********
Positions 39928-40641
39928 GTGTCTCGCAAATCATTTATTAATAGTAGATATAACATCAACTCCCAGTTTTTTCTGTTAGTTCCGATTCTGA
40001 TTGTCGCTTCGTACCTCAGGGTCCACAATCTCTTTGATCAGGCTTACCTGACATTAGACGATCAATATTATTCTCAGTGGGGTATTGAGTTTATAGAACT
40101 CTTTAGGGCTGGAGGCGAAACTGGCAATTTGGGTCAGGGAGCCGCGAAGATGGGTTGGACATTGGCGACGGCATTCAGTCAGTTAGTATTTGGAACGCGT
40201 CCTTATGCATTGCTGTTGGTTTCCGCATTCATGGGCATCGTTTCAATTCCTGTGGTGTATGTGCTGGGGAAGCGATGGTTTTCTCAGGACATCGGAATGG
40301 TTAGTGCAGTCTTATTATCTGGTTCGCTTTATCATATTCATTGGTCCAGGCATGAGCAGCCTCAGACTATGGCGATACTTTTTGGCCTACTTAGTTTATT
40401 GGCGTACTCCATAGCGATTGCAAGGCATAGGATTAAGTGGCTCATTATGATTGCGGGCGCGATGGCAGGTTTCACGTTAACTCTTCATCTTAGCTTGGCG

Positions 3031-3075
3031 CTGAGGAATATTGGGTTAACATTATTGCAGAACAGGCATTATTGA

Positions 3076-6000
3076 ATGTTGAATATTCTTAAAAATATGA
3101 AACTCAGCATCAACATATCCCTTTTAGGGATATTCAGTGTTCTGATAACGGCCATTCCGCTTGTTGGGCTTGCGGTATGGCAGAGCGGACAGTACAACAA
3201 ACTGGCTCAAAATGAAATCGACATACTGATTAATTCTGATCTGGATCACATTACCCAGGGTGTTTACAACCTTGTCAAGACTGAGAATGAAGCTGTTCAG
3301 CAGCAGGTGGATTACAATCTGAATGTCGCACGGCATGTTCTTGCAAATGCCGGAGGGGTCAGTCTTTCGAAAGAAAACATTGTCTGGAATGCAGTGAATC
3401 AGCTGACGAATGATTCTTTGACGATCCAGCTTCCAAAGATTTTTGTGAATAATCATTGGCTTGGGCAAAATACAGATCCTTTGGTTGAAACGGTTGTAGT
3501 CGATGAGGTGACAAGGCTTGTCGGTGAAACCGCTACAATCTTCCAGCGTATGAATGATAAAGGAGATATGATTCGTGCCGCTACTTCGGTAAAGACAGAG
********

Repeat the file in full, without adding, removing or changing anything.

Positions 39928-40641
39928 GTGTCTCGCAAATCATTTATTAATAGTAGATATAACATCAACTCCCAGTTTTTTCTGTTAGTTCCGATTCTGA
40001 TTGTCGCTTCGTACCTCAGGGTCCACAATCTCTTTGATCAGGCTTACCTGACATTAGACGATCAATATTATTCTCAGTGGGGTATTGAGTTTATAGAACT
40101 CTTTAGGGCTGGAGGCGAAACTGGCAATTTGGGTCAGGGAGCCGCGAAGATGGGTTGGACATTGGCGACGGCATTCAGTCAGTTAGTATTTGGAACGCGT
40201 CCTTATGCATTGCTGTTGGTTTCCGCATTCATGGGCATCGTTTCAATTCCTGTGGTGTATGTGCTGGGGAAGCGATGGTTTTCTCAGGACATCGGAATGG
40301 TTAGTGCAGTCTTATTATCTGGTTCGCTTTATCATATTCATTGGTCCAGGCATGAGCAGCCTCAGACTATGGCGATACTTTTTGGCCTACTTAGTTTATT
40401 GGCGTACTCCATAGCGATTGCAAGGCATAGGATTAAGTGGCTCATTATGATTGCGGGCGCGATGGCAGGTTTCACGTTAACTCTTCATCTTAGCTTGGCG

Positions 3031-3075
3031 CTGAGGAATATTGGGTTAACATTATTGCAGAACAGGCATTATTGA

Positions 3076-6000
3076 ATGTTGAATATTCTTAAAAATATGA
3101 AACTCAGCATCAACATATCCCTTTTAGGGATATTCAGTGTTCTGATAACGGCCATTCCGCTTGTTGGGCTTGCGGTATGGCAGAGCGGACAGTACAACAA
3201 ACTGGCTCAAAATGAAATCGACATACTGATTAATTCTGATCTGGATCACATTACCCAGGGTGTTTACAACCTTGTCAAGACTGAGAATGAAGCTGTTCAG
3301 CAGCAGGTGGATTACAATCTGAATGTCGCACGGCATGTTCTTGCAAATGCCGGAGGGGTCAGTCTTTCGAAAGAAAACATTGTCTGGAATGCAGTGAATC
3401 AGCTGACGAATGATTCTTTGACGATCCAGCTTCCAAAGATTTTTGTGAATAATCATTGGCTTGGGCAAAATACAGATCCTTTGGTTGAAACGGTTGTAGT
3501 CGATGAGGTGACAAGGCTTGTCGGTGAAACCGCTACAATCTTCCAGCGTATGAATGATAAAGGAGATATGATTCGTGCCGCTACTTCGGTAAAGACAGAG